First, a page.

No doubt it will take time to prepare and equip a new facility for mRNA production.  

 

However there are a few contract manufacturers that do have that capability in limited capacity now. There are some of the majors that also have been playing in this area, also with limited capacity.

 

The key advantage with existing companies is that the facilities are already operating under GMP and the change is basically one of installing new equipment.  Depending upon equipment availability I have seen a facility (complex biologics) go from making one product, getting cleared out, new equipment installed  and making another product (also complex biologic) in 30 days. All depends upon equipment availability.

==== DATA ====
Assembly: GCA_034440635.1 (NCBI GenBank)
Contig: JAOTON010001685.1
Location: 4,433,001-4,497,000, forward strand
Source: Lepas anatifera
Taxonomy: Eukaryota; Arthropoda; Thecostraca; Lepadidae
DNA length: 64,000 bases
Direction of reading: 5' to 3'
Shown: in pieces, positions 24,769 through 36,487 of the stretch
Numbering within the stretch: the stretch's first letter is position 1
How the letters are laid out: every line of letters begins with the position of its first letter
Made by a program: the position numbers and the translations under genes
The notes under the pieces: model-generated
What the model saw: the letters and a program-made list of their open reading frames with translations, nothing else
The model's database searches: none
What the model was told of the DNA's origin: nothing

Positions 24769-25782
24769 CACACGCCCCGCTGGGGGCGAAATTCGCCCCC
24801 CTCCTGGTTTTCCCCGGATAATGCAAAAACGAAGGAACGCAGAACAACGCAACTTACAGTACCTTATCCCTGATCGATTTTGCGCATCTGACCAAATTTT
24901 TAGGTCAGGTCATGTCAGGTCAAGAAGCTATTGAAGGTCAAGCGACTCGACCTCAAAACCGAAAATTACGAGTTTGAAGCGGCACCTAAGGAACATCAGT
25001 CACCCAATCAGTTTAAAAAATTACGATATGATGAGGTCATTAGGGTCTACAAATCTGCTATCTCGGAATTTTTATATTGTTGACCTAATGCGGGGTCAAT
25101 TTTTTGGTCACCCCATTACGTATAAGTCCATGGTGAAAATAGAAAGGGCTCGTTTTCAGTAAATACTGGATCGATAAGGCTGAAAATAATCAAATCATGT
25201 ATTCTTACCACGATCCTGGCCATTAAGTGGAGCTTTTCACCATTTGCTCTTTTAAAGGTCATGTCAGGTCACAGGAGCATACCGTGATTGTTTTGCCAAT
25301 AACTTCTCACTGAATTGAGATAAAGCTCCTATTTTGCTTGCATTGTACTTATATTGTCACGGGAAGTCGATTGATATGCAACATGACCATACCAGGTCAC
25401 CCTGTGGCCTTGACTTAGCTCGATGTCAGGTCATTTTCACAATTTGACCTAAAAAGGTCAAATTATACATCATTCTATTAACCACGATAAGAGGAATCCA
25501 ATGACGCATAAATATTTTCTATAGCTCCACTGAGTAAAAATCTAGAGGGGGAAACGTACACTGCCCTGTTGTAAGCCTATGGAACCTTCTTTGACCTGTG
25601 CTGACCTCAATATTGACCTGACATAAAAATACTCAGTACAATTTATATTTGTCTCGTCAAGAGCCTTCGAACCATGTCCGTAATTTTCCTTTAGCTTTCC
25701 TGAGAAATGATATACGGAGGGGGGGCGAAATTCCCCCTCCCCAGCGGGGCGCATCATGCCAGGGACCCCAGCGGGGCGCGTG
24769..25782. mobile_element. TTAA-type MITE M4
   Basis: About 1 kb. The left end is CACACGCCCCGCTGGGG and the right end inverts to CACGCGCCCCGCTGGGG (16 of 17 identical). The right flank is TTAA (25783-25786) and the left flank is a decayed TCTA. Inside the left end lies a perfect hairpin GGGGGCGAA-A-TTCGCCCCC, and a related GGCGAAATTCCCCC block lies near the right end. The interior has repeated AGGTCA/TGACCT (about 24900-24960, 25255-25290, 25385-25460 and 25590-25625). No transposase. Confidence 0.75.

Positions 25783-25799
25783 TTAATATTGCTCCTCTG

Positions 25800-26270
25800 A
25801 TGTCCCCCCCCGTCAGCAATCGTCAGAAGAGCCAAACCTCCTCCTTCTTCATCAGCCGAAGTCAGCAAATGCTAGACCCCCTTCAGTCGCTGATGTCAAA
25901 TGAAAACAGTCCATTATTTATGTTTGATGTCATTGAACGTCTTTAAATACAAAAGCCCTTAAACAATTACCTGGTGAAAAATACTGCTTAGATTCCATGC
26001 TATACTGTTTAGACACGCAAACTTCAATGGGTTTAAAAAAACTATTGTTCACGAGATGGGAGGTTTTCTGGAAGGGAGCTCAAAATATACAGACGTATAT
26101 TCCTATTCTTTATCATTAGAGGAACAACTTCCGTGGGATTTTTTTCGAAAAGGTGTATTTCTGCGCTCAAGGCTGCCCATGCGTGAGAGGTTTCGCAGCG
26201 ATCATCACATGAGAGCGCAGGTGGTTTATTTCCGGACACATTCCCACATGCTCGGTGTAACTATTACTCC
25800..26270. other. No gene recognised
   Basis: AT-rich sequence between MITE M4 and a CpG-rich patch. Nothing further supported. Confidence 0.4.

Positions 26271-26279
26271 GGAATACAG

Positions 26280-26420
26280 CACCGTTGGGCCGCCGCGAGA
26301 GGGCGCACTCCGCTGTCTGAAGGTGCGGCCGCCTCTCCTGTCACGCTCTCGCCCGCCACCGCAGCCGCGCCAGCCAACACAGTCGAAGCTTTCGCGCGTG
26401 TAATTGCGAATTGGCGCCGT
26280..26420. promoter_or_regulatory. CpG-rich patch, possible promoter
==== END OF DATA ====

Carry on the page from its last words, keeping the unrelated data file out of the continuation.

Under DPA one would expect that any production will be marked for the US otherwise there would not be grounds for using the law.

 

However, when it comes to manufacturing sites, in most cases, you would not need approval from other regulatory authorities.  The product is the product which would already be approved.  Some countries may choose to inspect a new facility, but usually not.  Many countries have agreements to accept other countries certifications of manufacturing facilities.  So the regulatory side is not a major thing.

 

Here are a few contract manufacturers that advertise mRNA manufacturing capability

 

Creative Biolabs

Trilink Biotech

Lonza (currently used by Moderna)

Translate Bio